|Section:||Juglans sect. Rhysocaryon|
Standley & L.O. Williams
Juglans olanchana is a semideciduous tree species in the Juglandaceae family. It can be found in Costa Rica, Guatemala, El Salvador, Honduras, Mexico and Nicaragua. It can grow up to 40 m in height and 1.5 m in diameter. The long branches bear twigs tipped with 40–50 cm long, glabrous, pinately compound leaves, darker on the top than on the bottom. The base of the trunk sometimes has buttresses.
Juglans olanchana grows in wet and very wet tropical forests, most frequently on river banks, observed from 0–1400 m above sea level. Reports that it also grows in the mountainous regions of Argentina may result from confusion with the cedro negro (Spanish for "Black Cedar" due to its close appearance to West Indian cedar) or nogal (Spanish for "walnut") (J. neotropica).
Juglans olanchana has a cylindrical, straight shaft that is free of branches for 5–15 m. The moderately heavy (420–450 kg/m3) and moderately durable heartwood has a dark coffee color, is easy to work, and takes an excellent finish. It is used for light construction, cabinetmaking, parquet floors, luxurious furniture, turnery, musical instruments, and veneer.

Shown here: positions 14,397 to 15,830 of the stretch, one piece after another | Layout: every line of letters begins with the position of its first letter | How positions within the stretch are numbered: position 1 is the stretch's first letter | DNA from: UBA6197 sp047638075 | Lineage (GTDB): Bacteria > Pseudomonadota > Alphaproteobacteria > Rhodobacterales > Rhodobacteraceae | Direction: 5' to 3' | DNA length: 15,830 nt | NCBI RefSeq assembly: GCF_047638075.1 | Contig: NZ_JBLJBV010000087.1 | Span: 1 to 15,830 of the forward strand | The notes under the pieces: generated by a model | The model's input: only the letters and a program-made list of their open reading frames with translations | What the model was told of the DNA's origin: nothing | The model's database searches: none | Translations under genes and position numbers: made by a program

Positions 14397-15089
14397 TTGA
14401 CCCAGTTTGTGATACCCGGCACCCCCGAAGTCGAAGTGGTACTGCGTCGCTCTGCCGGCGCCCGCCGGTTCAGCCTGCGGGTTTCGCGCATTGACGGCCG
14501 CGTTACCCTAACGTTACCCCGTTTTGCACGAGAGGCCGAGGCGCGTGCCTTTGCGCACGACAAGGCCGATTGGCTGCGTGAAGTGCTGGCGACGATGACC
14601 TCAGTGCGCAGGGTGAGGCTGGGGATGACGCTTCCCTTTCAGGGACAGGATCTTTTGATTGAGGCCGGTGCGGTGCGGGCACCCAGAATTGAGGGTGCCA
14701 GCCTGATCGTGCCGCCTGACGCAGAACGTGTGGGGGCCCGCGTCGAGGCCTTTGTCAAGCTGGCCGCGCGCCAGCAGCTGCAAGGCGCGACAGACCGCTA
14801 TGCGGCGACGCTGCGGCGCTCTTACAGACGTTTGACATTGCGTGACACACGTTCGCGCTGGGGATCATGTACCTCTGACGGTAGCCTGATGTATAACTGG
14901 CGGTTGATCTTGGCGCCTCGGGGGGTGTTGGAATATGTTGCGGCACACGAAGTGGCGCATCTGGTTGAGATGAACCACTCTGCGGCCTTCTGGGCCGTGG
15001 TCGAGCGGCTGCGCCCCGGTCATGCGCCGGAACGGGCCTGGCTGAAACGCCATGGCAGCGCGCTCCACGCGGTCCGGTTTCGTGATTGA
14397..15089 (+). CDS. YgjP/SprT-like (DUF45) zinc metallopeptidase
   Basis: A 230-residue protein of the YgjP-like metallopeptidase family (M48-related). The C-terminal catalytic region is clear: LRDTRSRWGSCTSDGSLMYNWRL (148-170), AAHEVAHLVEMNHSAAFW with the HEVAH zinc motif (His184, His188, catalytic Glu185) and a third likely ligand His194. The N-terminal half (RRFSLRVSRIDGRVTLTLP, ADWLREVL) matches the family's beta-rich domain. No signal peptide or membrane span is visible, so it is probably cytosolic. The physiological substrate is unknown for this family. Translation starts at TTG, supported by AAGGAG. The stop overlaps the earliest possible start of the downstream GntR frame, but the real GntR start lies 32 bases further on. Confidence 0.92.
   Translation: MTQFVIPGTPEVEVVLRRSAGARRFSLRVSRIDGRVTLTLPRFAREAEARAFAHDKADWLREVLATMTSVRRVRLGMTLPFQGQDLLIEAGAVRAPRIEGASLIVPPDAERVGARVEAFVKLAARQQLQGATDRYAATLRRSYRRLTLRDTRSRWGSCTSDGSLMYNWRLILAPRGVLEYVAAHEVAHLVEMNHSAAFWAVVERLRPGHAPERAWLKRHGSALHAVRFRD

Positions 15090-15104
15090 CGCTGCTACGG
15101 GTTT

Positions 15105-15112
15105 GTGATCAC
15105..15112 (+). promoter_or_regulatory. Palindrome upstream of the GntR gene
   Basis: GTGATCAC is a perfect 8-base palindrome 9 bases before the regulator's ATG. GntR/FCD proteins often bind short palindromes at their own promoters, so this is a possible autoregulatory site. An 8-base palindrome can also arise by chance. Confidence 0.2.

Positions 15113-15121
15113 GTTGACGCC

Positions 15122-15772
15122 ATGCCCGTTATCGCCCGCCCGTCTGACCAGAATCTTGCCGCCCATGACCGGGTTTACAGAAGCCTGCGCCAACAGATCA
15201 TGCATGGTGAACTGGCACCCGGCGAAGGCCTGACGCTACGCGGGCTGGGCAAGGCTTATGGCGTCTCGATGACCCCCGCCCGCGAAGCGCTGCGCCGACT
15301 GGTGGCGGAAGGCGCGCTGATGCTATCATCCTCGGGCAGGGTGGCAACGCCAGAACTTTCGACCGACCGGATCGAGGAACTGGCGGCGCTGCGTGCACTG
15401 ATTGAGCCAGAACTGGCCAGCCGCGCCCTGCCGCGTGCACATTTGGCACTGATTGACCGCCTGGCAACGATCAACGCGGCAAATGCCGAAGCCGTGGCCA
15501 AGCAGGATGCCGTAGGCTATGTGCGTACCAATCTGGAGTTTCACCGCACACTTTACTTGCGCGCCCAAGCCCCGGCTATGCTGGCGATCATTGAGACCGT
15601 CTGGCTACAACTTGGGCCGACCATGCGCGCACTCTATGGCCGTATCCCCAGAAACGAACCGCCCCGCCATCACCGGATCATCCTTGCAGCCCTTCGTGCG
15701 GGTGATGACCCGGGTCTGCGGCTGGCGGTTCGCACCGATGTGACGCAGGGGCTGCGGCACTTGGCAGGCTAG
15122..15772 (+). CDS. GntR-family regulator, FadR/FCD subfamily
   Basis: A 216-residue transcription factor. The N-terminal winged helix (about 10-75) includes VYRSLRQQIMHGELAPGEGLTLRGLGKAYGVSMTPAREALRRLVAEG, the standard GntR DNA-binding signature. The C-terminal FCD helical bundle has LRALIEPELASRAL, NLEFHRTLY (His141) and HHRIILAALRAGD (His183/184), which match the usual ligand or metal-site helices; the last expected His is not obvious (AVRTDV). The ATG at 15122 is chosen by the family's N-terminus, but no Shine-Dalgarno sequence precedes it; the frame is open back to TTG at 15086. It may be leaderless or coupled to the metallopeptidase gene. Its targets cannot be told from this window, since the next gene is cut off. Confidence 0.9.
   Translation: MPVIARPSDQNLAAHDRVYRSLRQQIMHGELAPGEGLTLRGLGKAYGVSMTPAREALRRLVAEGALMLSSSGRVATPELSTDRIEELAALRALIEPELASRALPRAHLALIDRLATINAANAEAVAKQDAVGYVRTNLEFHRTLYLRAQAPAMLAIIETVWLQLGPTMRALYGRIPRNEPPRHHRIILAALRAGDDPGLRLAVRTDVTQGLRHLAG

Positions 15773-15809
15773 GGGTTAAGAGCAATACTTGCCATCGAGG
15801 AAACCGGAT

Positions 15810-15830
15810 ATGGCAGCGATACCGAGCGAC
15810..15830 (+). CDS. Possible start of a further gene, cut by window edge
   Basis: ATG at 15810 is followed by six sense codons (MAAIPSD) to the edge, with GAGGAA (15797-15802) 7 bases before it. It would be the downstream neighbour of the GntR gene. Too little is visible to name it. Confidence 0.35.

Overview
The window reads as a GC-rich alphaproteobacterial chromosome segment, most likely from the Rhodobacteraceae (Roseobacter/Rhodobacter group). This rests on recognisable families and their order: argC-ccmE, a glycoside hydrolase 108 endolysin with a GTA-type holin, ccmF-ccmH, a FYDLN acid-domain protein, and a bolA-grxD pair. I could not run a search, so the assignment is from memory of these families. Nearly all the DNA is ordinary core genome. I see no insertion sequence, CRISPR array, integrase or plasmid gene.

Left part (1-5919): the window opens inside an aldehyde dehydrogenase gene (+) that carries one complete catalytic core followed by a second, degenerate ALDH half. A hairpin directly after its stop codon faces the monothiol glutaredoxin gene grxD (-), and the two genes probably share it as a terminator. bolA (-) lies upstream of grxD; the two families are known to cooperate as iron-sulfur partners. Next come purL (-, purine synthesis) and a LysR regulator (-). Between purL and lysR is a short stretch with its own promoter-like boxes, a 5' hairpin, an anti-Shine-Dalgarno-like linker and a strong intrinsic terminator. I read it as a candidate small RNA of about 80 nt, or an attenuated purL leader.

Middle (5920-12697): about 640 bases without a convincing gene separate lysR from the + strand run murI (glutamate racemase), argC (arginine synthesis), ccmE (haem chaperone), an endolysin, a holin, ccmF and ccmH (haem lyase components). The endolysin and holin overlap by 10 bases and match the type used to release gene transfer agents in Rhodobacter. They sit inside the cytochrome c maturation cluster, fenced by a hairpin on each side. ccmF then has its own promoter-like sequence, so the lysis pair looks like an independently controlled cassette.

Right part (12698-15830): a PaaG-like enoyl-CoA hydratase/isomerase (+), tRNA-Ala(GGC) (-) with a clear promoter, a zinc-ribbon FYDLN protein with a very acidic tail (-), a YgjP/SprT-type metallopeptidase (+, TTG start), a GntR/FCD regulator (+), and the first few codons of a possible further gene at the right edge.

The nuts are edible. The husk is used to dye leather.
- "Juglans olanchana". www.iucnredlist.org. Retrieved 2015-12-28.
- "Tropicos | Name - Juglans olanchana Standl. & L.O. Williams". www.tropicos.org. Retrieved 2015-12-28.